Tom Littler has taken one of literature’s most flamboyant and controversial writers of his generation and added his own twist. The Pictures of Dorian Gary runs smoothly and I would be as bold to say Oscar Wilde would have enjoyed this version of his novel too.
Coming of age plays very often travel through similar storylines and themes. Hedgehog takes a raw approach to this epiphany.
Any play like Return to Hackney that tackles poignant and unjust social issues with this level of conviction and sensitive understanding deserves a lot of credit.
Welcome to the stage Mama G the fantastic Pantomime Dame one person show, all the glitz and glamour that encompasses the character are here in the fabulous storytelling show.
Christopher Tajah’s passion and delivery in his performance in Dream of a King that he has written, directed and stars in is a truly moving show to see.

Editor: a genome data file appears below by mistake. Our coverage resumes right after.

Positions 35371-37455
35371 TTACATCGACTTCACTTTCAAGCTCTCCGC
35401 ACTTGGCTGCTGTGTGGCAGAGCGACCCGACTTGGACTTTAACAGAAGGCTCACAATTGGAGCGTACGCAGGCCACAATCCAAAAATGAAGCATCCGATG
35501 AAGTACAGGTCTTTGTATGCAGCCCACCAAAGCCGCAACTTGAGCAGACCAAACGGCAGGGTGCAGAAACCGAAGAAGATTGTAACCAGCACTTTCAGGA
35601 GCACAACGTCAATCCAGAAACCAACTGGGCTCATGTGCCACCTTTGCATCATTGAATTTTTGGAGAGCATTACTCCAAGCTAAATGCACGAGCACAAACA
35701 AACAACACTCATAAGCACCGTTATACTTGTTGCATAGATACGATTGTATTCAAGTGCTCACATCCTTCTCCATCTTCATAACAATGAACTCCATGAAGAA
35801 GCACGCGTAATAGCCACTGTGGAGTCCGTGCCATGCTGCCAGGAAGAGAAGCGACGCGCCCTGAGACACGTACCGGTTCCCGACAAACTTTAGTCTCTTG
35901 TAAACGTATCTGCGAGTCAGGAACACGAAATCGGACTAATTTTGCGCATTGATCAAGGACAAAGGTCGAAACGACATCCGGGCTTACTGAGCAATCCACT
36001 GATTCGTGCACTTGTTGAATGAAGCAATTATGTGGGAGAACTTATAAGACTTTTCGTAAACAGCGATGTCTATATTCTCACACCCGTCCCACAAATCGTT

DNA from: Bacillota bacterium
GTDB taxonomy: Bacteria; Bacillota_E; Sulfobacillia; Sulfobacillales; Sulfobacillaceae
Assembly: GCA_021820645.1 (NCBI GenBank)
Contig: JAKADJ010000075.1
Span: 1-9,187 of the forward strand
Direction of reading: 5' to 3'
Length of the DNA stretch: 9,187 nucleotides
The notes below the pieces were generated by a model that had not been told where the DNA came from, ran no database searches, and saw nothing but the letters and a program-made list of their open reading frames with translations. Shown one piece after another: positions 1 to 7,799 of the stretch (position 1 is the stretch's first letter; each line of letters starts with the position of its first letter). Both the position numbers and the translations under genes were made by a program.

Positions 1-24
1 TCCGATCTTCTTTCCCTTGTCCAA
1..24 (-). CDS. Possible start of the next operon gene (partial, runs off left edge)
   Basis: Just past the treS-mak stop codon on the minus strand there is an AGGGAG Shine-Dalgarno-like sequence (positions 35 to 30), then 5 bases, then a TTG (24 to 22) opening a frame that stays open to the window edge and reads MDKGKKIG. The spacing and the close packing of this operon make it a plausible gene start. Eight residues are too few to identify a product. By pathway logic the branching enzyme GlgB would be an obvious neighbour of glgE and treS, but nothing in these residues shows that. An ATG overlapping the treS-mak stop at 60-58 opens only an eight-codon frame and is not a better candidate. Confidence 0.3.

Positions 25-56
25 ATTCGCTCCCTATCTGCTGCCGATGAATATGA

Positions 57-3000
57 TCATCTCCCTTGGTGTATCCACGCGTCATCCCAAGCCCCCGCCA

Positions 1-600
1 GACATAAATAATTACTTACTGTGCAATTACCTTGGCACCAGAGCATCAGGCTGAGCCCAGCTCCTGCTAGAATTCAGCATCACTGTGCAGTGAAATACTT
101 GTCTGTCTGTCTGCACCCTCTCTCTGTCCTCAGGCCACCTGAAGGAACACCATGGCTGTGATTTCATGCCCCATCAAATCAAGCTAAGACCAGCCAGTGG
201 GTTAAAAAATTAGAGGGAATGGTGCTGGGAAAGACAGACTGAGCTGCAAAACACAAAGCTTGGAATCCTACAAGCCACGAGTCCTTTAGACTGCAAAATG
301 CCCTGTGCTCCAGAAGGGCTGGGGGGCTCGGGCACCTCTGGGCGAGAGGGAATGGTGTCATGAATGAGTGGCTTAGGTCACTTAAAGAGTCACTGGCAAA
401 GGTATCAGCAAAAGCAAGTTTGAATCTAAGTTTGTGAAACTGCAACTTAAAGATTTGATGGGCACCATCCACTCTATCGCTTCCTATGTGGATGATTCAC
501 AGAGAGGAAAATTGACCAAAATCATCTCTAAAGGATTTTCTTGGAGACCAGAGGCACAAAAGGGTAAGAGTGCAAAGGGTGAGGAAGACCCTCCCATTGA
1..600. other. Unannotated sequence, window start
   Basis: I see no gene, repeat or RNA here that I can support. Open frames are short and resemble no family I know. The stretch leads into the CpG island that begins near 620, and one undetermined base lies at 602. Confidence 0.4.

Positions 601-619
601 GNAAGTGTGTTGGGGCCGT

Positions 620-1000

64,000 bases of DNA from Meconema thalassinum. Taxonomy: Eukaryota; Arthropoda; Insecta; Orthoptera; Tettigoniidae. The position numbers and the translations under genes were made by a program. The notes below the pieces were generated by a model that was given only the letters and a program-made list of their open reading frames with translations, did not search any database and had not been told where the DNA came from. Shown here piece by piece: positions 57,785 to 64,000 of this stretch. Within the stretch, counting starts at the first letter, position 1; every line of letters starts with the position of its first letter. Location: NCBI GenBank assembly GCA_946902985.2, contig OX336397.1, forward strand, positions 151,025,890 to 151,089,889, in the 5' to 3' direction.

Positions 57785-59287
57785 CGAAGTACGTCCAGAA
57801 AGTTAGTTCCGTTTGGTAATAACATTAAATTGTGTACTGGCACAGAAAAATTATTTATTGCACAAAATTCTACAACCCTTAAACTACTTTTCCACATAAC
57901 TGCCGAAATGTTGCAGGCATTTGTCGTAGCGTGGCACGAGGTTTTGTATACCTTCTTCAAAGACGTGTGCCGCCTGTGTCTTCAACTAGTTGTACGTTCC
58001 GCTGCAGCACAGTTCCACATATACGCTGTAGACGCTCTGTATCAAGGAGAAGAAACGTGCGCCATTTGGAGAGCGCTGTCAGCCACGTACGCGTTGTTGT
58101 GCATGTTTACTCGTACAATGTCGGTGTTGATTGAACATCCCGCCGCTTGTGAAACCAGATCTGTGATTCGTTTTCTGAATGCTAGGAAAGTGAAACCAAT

The dark and uncomfortable path the aged couple embark on in Ridiculusmus’ Die! Die! Die! Old People Die! has a feel of The League of Gentlemen surrounding it where you expect the unexpected.
Feast From The East highlights that there can be as much depth in a well written short play which packs in lots of detail, passion and story as can be found in a full-length play.
When Old Dog Theatre’s latest production of Kafka’s The Castle meets the BBC surreal comedy A League of Gentlemen or so it seems, strange things start to play out on stage.
Deborah Colker Dance Company presents Dog Without Feathers, an incredible piece of dance which combines music, poetry, stark cinematography and a spellbinding dance ensemble.
Director Lizzie Minnion has created a sensitive and very moving adaptation of the true story of A Stranger on a Bridge.
As part of a new series, our editor Lisa Martland picks out seven of her Top Picks from the last week of theatre (29 April-6 May 2019), ranging from Johnny Fox’s nostalgic return to see All My Sons and Maryam Philpott’s thoughts on the much-anticipated Rosmersholm starring Tom Burke and Hayley Atwell.
Starved is yet another good example of the great work being performed within pub theatres at the present time.
A 75-minute straight through performance is often an intense journey for both the actors and the audience. Like you Hate me is no exception to this. These two extremely talented and perfectly cast actresses Acushia-Tara Kupe and Aimee Kember have one of the most incredible rapports on stage that I have seen in a while.